Anxiety state in competitionLow level  2.3  2.81.451−2.3174.890.471<.001
Middle Level  13  14.8 
High level  73  83.0 
Self-confidenceLow level  4.5  2.66.565−1.4421.159.617<.001
Middle Level  22  25.0 
High level  62  70.5 
Negative coping controlLow level  22  25.0  2.01.719−.017−1.034.808<.001
Middle Level  43  48.9 
High level  23  26.1 
Attention controlLow level  21  23.9  2.10.759−.174−1.230.804<.001
Middle Level  37  42.0 
High level  30  34.1 
Visuo-imaginative controlLow level  5.7  2.52.606−.881−.193.703<.001
Middle Level  32  36.4 
High level  51  58.0 
Motivational levelLow level  4.5  2.56.584−.933−.096.687<.001
Middle Level  31  35.2 
High level  53  60.2 
Positive coping controlLow level  3.4  2.67.541−1.3901.032.614<.001
Middle Level  23  26.1 
High level  62  70.5 
Attitude controlLow level  3.4  2.70.529−1.6061.740.583<.001
Middle Level  20  22.7 
High level  65  73.9 

Note.p≤0.05 (two-tailed); N= number; M= Mean; SD= Standard Deviation.

Table 4 shows that the athletes with less negative coping control have suffered previous injuries, in greater quantity, severity and during competitions. Less visuo-imaginative control is related to having suffered more injuries and during competitions. The number of injuries is also related to lower self-confidence, positive coping, and attitude control, while low attitude control is also related to more serious injuries. On the other hand, high anxiety in competition is related to the occurrence of injuries in that context. It was determined that higher anxiety and lower negative coping control are related to the early occurrence of injuries in competition. However, a higher level of anxiety in the competition is related to the injury regardless of the moment of the competition in which they occur.

Table 4.

Relationship between psychological variables, history of injuries and injuries in the current competition.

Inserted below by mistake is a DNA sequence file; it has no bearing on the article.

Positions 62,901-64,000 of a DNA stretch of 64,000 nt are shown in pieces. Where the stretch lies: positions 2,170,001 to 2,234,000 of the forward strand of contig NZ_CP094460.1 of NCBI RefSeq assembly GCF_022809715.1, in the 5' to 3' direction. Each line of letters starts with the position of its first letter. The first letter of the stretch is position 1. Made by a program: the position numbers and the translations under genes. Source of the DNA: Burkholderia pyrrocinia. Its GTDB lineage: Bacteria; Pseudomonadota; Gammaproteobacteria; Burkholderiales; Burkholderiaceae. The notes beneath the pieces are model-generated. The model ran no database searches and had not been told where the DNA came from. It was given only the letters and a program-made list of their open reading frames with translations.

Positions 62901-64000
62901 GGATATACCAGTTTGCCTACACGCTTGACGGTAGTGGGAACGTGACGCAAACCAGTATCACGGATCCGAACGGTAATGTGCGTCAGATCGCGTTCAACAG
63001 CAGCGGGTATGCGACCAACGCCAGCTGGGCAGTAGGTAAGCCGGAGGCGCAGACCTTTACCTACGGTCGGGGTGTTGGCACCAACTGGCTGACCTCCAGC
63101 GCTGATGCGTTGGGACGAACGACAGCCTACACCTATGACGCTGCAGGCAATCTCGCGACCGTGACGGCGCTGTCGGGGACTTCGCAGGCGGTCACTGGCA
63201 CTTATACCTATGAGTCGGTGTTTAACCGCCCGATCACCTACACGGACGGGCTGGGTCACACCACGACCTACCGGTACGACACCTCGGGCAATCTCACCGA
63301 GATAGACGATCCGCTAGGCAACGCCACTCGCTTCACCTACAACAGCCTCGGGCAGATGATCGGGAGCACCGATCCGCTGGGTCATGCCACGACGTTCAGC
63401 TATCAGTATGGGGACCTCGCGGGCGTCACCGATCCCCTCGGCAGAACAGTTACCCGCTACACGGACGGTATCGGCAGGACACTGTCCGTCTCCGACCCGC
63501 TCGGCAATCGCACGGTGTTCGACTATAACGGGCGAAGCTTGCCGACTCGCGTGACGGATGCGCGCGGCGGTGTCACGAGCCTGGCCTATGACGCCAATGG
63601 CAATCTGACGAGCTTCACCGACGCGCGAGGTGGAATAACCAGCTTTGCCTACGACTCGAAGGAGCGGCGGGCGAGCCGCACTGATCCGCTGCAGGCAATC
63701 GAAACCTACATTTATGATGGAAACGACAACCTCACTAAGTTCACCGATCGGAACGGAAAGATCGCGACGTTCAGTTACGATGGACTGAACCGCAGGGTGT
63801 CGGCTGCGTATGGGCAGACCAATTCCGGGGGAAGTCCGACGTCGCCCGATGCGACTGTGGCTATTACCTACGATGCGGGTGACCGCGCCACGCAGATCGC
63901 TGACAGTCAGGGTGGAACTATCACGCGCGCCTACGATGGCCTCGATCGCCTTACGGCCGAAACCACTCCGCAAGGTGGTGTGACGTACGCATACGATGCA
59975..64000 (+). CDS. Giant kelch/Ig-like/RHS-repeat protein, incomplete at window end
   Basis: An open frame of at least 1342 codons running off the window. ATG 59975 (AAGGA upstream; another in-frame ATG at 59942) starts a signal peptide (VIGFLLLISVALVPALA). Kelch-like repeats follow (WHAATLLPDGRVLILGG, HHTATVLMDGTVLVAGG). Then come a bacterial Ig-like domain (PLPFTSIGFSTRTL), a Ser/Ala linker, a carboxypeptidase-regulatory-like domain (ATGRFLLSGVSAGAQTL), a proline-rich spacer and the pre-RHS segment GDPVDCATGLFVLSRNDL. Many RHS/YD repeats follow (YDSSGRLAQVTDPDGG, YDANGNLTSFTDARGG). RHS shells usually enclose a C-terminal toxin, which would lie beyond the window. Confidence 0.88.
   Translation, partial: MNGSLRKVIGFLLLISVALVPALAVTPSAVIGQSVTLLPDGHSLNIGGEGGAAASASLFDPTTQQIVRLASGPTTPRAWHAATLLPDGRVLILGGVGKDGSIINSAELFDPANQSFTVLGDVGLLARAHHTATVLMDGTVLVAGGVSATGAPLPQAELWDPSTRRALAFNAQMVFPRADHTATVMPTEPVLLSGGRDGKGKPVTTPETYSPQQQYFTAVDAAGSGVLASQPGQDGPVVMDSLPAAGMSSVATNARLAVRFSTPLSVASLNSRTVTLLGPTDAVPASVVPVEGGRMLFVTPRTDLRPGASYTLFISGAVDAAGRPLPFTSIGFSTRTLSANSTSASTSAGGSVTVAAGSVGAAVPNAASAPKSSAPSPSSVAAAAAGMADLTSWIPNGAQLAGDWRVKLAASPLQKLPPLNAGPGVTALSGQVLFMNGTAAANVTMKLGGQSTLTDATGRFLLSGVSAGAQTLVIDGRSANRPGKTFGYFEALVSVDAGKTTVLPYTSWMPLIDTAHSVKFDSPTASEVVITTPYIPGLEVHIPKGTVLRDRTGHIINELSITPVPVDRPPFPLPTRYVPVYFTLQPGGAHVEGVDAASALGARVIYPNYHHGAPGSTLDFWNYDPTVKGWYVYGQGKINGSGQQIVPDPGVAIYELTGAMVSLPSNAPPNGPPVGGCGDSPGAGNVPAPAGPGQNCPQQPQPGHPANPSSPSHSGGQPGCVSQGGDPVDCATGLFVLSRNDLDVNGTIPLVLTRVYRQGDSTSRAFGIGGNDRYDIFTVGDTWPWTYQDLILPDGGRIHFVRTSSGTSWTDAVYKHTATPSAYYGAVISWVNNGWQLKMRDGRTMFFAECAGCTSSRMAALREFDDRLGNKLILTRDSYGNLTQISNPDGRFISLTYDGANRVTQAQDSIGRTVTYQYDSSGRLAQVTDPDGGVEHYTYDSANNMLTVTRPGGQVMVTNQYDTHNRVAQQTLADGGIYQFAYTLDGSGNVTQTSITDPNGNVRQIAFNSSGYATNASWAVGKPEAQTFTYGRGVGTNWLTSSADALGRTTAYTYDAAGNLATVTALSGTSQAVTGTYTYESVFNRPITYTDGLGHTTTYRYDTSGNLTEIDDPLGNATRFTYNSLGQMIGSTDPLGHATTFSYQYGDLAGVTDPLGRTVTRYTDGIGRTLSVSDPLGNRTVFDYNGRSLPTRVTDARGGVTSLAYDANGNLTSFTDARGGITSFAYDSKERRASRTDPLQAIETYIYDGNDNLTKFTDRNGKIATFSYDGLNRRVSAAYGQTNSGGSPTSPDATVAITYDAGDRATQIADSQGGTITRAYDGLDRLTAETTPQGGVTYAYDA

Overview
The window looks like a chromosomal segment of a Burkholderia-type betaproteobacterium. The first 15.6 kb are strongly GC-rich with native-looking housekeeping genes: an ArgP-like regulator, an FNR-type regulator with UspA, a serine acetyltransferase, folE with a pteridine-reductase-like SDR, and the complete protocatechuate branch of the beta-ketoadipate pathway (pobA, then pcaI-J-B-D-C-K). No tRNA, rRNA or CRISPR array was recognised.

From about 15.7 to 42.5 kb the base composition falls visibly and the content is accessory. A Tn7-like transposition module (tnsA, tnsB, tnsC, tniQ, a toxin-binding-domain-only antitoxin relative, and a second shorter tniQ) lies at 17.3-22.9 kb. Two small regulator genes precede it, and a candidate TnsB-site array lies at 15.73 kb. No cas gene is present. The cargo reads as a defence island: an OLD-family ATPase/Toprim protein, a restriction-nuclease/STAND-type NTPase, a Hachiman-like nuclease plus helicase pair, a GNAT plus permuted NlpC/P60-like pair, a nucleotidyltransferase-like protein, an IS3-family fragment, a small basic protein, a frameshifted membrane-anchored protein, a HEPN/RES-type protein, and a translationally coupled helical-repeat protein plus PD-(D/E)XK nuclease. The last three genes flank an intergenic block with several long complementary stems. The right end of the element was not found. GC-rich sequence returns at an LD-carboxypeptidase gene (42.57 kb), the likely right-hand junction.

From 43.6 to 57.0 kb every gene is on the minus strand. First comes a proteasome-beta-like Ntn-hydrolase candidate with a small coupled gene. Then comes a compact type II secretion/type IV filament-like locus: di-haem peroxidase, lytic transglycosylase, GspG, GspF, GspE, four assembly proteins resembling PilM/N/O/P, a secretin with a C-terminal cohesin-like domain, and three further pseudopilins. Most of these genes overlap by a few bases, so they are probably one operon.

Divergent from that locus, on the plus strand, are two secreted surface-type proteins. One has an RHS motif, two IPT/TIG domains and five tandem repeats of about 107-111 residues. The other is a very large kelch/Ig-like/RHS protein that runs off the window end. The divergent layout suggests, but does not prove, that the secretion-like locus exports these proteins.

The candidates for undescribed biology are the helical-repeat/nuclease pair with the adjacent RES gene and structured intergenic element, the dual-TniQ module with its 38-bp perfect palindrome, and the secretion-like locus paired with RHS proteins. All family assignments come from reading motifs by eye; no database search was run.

VariablesInjury historyNew injuries
Anxiety state in competition  Kendall's Tau_b  .141  .063  -.069  .224*  .297⁎⁎  .304⁎⁎  .304⁎⁎  .194 
Self-confidence  Kendall's Tau_b  .192  −.214*  −.168  −.142  .079  -.112  .129  .230 
Negative coping control  Kendall's Tau_b  −.290⁎⁎  −.234⁎⁎  −.251⁎⁎  −.239*  −.240*  .124  −.086  .159 
Attention control  Kendall's Tau_b  .107  −.151  .017  −.130  −.166  .015  .031  .038 
Visuo-imaginative control  Kendall's Tau_b  −.238*  −.264⁎⁎  −.191  −.223*  -.123  .042  −.021  .021 
Motivational level  Kendall's Tau_b  .020  −.025  −.060  .040  −.026  .012  .034  .014 
Positive coping control  Kendall's Tau_b  .191  −.270⁎⁎  −.179  −.139  −.007  .121  .156  .168 
Attitude control  Kendall's Tau_b  .204  −.293⁎⁎  −.256⁎⁎  −.140  −.141  .068  .125  −.022 

Note. *p≤0.05; **p≤0.01(two-tailed); HSI= History of injury; NI= Number of injuries; ISI= Increased severity of injury; CI= Context of the injury; ITPE= Injured at the time of psychological evaluation; IAPE= Injured after psychological evaluation; IC= Injured in competition; NI= Number of injuries.


Among the results found, the low perception of the role of psychological processes in the occurrence of injuries stands out, coinciding with several studies.22-25 In addition, the negative emotional repercussion of the injury was verified26,27 and a tendency of the athletes to present high levels of anxiety in the competition, average levels of negative coping control and attention control. It was also found that the presence of injuries at the time the psychological evaluation was carried out was related to high anxiety and low control of negative coping.